Capital Markets

Accounting Guidance Smiles on Banks

Financial institutions are excused, once again, from fair value accounting.
Marie LeoneNovember 5, 2008

Without fully suspending fair value accounting to help banks weather the credit crisis, regulators and standard setters are now making it clear that financial institutions can avoid the so-called mark-to-market methodology — at least some of the time.

The latest clarification released by the Securities and Exchange Commission and the Financial Accounting Standards Board points out that banks that issue stock warrants to the government, as part of the Treasury Department’s Capital Purchase Program, will not have to value the warrants using fair value accounting. As a result, banks won’t have to absorb potential losses if the market value of the instruments decline.

The Capital Purchase Program, which is part of the broader federally-mandated Troubled Asset Relief Program (TARP), allows banks with liquidity problems to recapitalize their balance sheet by selling warrants to the Treasury Department in exchange for a cash infusion. So far, nine banks have signed up to participate in the warrant program, including Bank of America, Bank of new York Mellon, Citigroup, Goldman Sachs, JPMorgan Chase, Morgan Stanley, State Street, Wells Fargo, and Merrill Lynch (see chart).

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The warrants have 10-year terms and are immediately exercisable. But the Treasury Department has agreed not to exercise its related voting power. According to the program’s terms, the Treasury Department can buy warrants from “qualified financial institutions,” that give it the right to purchase shares of common stock in the institutions. The aggregate market price of the warrants will equal 15 percent of the senior preferred amount on the date of the investment.

“The accounting authorities, as expected, have rendered a favorable opinion with respect to the classification of these warrants,” tax expert Robert Willens told Willens, who heads tax consultancy Robert Willens LLC, cites an Oct. 24 letter sent by SEC deputy chief accountant James Kroeker and FASB technical director Russell Golden, as evidence that the two agencies “will register no objections” if the warrants are classified as permanent equity under U.S. generally accepted accounting principles.

Treasury’s Capital Purchase Program
All purchases were made on October 28, and comprised preferred stock with warrants. Bank City Price paid Bank of America Charlotte $15 billion Bank of New York Mellon New York $ 3 billion Citigroup New York $ 25 billion Goldman Sachs New York $10 billion JPMorgan Chase New York $25 billion Morgan Stanley New York $10 billion State Street Boston $ 2 billion Wells Fargo San Francisco $25 billion Merrill Lynch New York $10 billion Source: U.S. Department of the Treasury, November 5, 2008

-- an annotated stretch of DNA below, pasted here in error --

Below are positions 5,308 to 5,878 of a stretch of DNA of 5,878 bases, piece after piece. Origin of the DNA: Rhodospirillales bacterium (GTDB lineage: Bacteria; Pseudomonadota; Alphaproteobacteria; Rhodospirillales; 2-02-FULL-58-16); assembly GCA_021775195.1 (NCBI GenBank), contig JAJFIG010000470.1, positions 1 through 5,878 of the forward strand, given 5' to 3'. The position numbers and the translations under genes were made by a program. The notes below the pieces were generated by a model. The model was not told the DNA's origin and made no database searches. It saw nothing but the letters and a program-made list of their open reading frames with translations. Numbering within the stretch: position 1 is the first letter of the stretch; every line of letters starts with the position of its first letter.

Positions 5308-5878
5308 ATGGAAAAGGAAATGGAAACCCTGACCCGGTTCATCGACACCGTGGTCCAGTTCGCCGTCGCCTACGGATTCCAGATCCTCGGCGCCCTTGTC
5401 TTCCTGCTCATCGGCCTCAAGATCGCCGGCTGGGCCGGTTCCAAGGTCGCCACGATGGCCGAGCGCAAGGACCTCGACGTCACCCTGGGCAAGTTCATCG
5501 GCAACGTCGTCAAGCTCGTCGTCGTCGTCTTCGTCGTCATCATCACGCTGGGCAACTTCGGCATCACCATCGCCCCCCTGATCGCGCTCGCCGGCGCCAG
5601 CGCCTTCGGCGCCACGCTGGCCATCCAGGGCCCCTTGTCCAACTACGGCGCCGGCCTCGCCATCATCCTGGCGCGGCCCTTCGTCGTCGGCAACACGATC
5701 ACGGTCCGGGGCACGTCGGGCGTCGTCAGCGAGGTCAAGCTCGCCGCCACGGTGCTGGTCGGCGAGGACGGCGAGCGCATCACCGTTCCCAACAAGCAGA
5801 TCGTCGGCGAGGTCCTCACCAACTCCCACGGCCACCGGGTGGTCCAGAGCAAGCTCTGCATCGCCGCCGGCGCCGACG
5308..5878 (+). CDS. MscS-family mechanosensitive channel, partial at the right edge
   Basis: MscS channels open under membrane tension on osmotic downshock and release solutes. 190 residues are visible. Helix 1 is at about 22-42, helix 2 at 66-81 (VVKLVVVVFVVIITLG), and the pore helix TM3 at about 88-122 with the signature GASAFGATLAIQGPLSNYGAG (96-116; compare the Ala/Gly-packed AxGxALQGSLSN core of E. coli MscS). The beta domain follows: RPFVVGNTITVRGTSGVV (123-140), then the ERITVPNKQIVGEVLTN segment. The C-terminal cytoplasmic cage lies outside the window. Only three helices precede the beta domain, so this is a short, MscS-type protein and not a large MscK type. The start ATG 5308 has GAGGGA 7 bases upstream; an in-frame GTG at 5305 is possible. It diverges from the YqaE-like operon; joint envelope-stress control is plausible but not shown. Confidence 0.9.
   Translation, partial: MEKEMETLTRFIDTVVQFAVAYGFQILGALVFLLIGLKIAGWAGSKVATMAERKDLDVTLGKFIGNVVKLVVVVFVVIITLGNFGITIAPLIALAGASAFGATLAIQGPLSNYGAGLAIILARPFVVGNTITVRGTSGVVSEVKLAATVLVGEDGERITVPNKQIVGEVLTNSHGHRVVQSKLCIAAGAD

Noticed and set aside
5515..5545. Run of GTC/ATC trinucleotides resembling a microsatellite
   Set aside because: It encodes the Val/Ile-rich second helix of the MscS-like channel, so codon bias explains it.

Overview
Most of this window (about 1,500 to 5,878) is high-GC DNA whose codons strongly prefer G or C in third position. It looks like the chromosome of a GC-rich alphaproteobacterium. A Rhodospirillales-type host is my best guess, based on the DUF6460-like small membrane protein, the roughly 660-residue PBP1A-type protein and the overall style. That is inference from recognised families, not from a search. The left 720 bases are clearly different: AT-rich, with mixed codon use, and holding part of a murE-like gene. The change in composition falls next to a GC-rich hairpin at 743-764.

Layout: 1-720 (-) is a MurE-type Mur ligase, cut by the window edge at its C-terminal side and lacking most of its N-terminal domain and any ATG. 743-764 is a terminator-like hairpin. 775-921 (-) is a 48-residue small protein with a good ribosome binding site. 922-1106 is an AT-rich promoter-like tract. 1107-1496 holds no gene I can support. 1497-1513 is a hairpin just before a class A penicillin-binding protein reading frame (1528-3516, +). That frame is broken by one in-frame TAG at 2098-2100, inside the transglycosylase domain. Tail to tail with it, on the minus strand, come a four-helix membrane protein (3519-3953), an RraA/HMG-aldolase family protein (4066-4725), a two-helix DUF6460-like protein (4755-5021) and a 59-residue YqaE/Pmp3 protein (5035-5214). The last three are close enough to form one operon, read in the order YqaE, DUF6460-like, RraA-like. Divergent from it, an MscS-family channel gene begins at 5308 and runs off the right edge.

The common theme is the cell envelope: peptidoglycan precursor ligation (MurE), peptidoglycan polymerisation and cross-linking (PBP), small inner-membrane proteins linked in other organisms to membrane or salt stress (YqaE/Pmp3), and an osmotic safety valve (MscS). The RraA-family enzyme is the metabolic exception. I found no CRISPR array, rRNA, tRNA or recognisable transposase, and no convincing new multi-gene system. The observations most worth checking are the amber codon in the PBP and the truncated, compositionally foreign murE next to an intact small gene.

By classifying the warrants as permanent equity rather than as derivatives, on the balance sheet, the banks can avoid measuring the instruments at fair value. In practical terms, that means that any resulting gains or losses are not recognized in earnings, contends Willens.

To garner permanent equity status for the warrants, the clarification letter laid out conditions: The issuer must have sufficient authorized, but unused, shares of the class of stock that may be required upon settlement, and obtain any other shareholder approvals needed, explained Willens. Even if the two conditions are not satisfied by the time the warrants are issued, the SEC and FASB agreed to give banks a second chance to claim permanent equity status by taking “necessary action” to secure shareholder approvals prior to the close of the fiscal quarter in which the warrants are issued.

This is not the first accounting guidance released to help banks bolster their liquidity. Last month, the Treasury Department revealed that a provision of the Emergency Economic Stabilization Act — the law that established TARP — gives participating banks more leeway than usually permitted under U.S. GAAP to recognize tax benefits sooner. The law allows banks that invest in the beleaguered mortgage lenders Fannie Mae and Freddie Mac to get a tax break on the preferred shares they get in exchange for the investment. Specifically, banks can treat the subsequent gains or losses thrown off by the preferred shares as ordinary income or losses, rather than as capital gains or losses.

That is an important incentive because ordinary losses are more easily offset than capital losses, which can only be offset by capital gains. Ordinary losses may be offset by any income generated by the company’s business.

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